One question that seems to be most prominent when talking to small businesses, or reading the social networks, today is ‘what should I be doing to market my business effectively in the down economy?’. There are a multitude of answers to this question, but the one I like the best is to keep functioning in business-as-usual mode with an added dose of aggressiveness when it comes to advertising/promoting your business. In today’s Web 2.0 environment, that doesn’t necessarily translate into spending more money, but it does mean you have to get more creative and aggressive with your promotional strategies.
However, as I’ve had discussions with a variety of small business owners on this topic, I find that they are not convinced. They are less than confident that increased marketing in today’s economic environment is the right choice. In my state of frustration at not being able to convince them of the soundness of this strategy, I elected to find evidence to back me up. In the course of that evidence search I came across the article below which was published in iMedia Connection. If this well-written article doesn’t convince a small business owner of the viability of self-promotion in today’s economy, then, I’m certain I don’t know what will. Please read the summary below and follow the link to the complete article, then let me know if you agree with me.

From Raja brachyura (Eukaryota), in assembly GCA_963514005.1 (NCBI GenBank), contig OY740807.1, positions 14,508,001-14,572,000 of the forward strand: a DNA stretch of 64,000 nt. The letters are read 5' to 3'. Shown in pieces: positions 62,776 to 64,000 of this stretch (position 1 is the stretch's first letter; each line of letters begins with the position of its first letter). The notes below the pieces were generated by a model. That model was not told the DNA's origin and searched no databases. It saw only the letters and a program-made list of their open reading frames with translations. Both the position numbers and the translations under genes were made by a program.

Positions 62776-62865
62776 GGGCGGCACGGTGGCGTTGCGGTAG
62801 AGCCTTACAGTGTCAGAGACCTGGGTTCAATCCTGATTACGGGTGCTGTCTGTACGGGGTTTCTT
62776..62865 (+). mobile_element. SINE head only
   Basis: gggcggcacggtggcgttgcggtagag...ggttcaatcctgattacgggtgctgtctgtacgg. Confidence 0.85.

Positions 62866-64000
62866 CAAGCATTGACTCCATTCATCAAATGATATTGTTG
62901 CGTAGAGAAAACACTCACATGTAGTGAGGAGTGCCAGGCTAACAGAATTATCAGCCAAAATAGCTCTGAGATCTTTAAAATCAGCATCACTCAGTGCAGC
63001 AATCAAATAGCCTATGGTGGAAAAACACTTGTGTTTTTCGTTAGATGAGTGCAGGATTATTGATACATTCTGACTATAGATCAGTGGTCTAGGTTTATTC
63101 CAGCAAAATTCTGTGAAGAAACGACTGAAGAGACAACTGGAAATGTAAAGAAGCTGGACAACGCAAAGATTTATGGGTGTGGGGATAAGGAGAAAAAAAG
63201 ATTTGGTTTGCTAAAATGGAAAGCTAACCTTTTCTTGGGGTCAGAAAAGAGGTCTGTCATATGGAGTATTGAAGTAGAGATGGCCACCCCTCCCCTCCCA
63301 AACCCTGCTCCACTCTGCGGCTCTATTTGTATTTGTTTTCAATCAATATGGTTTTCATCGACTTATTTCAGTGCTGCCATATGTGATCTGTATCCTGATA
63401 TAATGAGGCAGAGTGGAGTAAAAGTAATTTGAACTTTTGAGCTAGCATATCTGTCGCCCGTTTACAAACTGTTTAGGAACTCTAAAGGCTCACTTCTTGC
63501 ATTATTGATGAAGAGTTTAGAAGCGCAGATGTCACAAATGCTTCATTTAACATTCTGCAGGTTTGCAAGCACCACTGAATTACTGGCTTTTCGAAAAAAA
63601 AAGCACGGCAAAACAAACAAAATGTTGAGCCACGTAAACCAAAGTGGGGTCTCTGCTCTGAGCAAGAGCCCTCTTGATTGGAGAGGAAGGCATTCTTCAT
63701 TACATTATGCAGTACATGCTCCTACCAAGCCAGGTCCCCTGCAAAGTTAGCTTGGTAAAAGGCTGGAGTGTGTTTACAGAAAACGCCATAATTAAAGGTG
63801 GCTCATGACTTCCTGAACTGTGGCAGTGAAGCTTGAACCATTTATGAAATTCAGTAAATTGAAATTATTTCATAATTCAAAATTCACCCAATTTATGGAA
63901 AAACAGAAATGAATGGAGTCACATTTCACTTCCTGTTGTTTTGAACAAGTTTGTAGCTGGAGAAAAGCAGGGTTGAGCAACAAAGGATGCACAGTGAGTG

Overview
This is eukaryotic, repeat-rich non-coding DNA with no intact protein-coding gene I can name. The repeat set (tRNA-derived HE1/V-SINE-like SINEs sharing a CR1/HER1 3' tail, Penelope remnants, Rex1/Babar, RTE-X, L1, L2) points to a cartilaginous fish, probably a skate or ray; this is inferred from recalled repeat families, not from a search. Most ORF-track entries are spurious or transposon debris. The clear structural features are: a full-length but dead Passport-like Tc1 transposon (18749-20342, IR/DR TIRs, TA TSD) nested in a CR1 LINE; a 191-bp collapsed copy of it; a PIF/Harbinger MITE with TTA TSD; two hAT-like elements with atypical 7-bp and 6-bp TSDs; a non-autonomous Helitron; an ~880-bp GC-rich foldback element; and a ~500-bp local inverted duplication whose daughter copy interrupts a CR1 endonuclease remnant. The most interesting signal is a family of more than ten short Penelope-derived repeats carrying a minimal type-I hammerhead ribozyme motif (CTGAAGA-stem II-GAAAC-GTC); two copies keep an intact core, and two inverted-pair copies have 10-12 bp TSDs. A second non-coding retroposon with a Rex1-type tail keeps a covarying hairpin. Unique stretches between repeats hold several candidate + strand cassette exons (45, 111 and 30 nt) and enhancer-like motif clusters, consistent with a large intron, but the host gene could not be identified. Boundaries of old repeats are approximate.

Published in iMedia Connection: October 17, 2008
How brands thrived during the Great Depression
By Dave Chase
Companies can and do prosper during times of economic turmoil. Take a lesson from brands whose Depression-era advertising strategies were key to their survival.
To begin, not all was doom and gloom during the Great Depression. It was a time when those who knew what they were doing made great economic strides, and the very nature of the Depression was an economic boon for them. It was a time when several companies benefited from aggressive marketing while their rivals cut back. A good example of that would be Kellogg besting C.W. Post during that time. Consumers didn’t stop spending during the Depression; most just looked for better deals, and the companies providing those better deals came out stronger after the Depression ended. When spending picked up, consumer loyalty to those companies remained.
Generally speaking, those companies that not only survived but also thrived during the Great Depression were those that continued to act as though there were nothing wrong and that the public had money to spend. In other words, they advertised. These are industries that didn’t wait for public demand for their products to rise. They created that demand even during the most difficult of times.
The complete article can be found HERE.